How to identify the ideal merger candidate to fit into your firm’s strategic jigsaw

Absolute clarity is crucial at the outset of any search for a merger partner. Do you know what you are looking for? How you will know when you find it? While the firm’s overall strategy will have identified merger as the best means of achieving its vision, creating a clear picture of the sort of firm that will deliver these objectives requires more work and a detailed appreciation of the dynamics at play. It is not enough to simply state that any merger must give the firm a presence in location X or strengthen practice area Y or open up further opportunities in sector Z. Any union will have multiple effects – both positive and negative – which need to be examined, their impact understood and a plan created to maximise opportunity and mitigate threats developed. It is by creating a rounded view of candidate firms that decisions can be made about which opportunities to pursue or which priorities to apply.

Building a weighted merger candidate scorecard can be a useful tool to guide this process. Initially it can help to clarify thinking; later it can provide a means by which candidate firms may be assessed on a like-for-like basis.

Creating a scorecard

The purpose of the scorecard is to build a picture of the characteristics of the ideal merger partner. There are three stages in creating such a tool:

  • defining the desired end-state;
  • conducting a gap analysis against the current business; and
  • defining the attributes of the ‘perfect candidate’ that would close the gaps.

Typically, the scorecard will be built by taking the firm’s vision and disaggregating it into its base components. This provides a clear understanding of ‘what good looks like’ from macro issues down to granular detail. Importantly, it should consider both hard and soft issues. What this means in practice is that (as well as detailing, for example, practice groups, offices, financials, infrastructure and markets) a firm should be clear on issues of culture, values and key attributes of the firm’s brand and position in the marketplace. Once completed, the next stage is to score the firm (in its current position) against the desired future end state and so arrive at a gap analysis. Finally, by abstracting the gaps identified, a scorecard can be created which profiles the ideal merger candidate, i.e., the shape of the missing piece in the firm’s strategic jigsaw.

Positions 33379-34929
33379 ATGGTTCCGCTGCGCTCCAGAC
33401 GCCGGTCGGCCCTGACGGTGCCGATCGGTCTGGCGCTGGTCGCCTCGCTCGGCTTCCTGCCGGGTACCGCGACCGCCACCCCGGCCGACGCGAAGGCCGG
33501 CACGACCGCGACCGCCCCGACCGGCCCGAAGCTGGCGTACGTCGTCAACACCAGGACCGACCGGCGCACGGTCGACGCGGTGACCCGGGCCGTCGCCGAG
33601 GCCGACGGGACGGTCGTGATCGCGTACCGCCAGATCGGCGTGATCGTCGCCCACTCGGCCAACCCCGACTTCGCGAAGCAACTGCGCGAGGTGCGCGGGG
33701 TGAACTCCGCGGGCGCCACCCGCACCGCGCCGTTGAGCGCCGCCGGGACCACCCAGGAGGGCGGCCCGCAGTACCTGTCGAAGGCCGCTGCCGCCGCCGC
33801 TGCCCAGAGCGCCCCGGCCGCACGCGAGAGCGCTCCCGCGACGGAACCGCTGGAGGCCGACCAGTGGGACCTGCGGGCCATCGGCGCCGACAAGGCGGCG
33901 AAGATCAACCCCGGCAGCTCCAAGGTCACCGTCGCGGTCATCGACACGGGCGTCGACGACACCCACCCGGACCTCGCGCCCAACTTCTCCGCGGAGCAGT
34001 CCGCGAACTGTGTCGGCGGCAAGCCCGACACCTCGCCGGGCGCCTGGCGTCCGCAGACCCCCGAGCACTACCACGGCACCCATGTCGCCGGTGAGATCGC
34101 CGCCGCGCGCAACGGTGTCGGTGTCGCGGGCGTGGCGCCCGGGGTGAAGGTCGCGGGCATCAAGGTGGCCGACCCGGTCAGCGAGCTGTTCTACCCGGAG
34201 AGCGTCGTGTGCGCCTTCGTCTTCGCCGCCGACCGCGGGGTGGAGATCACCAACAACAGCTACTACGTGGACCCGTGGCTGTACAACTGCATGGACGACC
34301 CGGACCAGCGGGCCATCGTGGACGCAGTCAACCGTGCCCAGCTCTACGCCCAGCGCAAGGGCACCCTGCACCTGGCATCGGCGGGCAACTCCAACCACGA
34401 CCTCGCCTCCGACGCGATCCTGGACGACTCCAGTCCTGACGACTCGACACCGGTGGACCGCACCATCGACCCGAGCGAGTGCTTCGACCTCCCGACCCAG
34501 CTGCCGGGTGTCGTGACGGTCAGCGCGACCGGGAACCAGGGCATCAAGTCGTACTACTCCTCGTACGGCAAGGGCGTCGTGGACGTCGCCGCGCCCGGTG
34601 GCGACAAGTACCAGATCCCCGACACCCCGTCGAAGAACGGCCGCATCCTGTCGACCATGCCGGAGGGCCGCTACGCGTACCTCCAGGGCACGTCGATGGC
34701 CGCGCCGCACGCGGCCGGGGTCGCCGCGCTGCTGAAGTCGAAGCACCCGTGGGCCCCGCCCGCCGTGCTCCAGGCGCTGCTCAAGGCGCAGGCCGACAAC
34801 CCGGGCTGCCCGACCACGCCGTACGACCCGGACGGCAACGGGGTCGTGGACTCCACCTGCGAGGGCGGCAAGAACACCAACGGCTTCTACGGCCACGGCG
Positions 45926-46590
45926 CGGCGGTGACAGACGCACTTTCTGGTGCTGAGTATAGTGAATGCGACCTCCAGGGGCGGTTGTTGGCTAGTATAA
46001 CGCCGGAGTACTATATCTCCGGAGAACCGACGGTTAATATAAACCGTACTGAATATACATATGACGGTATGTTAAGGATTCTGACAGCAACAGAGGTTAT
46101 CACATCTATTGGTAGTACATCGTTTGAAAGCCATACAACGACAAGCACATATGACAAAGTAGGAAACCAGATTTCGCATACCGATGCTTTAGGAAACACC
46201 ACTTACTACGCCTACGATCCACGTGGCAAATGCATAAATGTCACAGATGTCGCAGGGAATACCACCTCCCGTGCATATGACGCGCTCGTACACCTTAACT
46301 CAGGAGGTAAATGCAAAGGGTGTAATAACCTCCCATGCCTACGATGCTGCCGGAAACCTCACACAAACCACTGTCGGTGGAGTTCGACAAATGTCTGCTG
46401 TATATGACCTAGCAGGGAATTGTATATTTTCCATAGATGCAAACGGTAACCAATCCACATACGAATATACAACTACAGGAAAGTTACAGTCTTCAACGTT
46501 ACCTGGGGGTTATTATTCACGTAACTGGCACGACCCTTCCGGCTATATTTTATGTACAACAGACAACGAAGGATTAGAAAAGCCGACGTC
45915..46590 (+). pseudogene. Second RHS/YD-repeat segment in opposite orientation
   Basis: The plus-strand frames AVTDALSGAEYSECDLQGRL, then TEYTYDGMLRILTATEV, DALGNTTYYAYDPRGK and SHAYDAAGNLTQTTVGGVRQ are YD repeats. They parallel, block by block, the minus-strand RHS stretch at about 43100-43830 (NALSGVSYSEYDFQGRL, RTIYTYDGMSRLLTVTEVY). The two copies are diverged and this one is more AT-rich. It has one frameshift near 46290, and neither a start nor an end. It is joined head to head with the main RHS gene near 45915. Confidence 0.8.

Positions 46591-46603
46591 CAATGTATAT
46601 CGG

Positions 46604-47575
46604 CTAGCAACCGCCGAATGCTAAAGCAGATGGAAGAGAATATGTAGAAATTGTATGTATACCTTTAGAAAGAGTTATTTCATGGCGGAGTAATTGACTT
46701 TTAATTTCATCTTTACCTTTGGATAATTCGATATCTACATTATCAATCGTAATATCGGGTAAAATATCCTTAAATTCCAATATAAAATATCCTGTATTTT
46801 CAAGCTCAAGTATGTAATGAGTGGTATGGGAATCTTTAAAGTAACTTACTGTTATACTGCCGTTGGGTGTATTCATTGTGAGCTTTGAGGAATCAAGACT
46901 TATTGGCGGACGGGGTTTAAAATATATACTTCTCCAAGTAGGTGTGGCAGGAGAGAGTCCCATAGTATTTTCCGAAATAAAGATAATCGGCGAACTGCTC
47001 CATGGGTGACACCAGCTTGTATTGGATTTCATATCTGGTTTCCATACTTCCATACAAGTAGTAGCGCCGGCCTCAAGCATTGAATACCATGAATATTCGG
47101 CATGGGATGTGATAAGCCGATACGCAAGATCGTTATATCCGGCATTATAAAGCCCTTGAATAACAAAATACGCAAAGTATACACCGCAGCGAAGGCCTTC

Weighting importance

This exercise should include an importance weighting to desired characteristics. So, to use an extreme example by way of illustration, one gap identified may be a need for additional strength in a particular practice area, while another could be a new office in a different city, in order to strengthen the firm’s overall proposition to its target clients. The first of these, while important, is of a different order of magnitude to the second. There are a number of incremental ways in which a practice area can be strengthened over time (merger being just one), while the options are far fewer when it comes to establishing new offices(i.e. launching a greenfield site, with all of the risks and timescales so associated, or merger). Any merger proposal is unlikely to stand or fall on not satisfying the first gap, but may well be contingent on realising the second. At this stage, thought should therefore also be given to weighting the scorecard. Which are the areas of highest importance and which may be tradeable? Are the showstoppers clear?

How much ‘fit’ do you need as a minimum to make the deal workable? It should be understood that, once agreed, the implementation of a significant merger means that the firm will not be in the merger market again for some time. What is the opportunity cost of pursing a suboptimal deal set against the incremental progress that it will deliver? There will almost certainly be the need for compromise in assessing any candidate firm – such as areas of overlap or duplication, capabilities which will still be under strength, assets that will not yet be in place or client conflicts (real or commercial) which will need to be worked through. However, a structured approach means that such trade-offs and their interrelationships can be understood fully, weighed up and their implications assessed. Identifying the gaps that will still exist after any merger also informs wider investment decisions: which areas should be reinforced on an ad hoc basis, what further merger activity may be necessary, or which investments should be pursued immediately.

Clarity of purpose

Maintaining clarity of purpose is fundamental when pursing a merger. It is too easy to be sidetracked by the unexpected opportunity or persuaded that a business fit or cultural alignment is stronger than it really is. In a fast-changing world, such clarity can be achieved through a structured and unremitting focus on the firm’s vision, expressed through a merger candidate scorecard and applied objectively throughout the assessment and negotiation process.

The author of this article is Andrew Hedley of Hedley Consulting. Andrew can be contacted at andrew.hedley@hedleyconsulting.com or 07776 177302. Other members of ALFMA can be contacted here.

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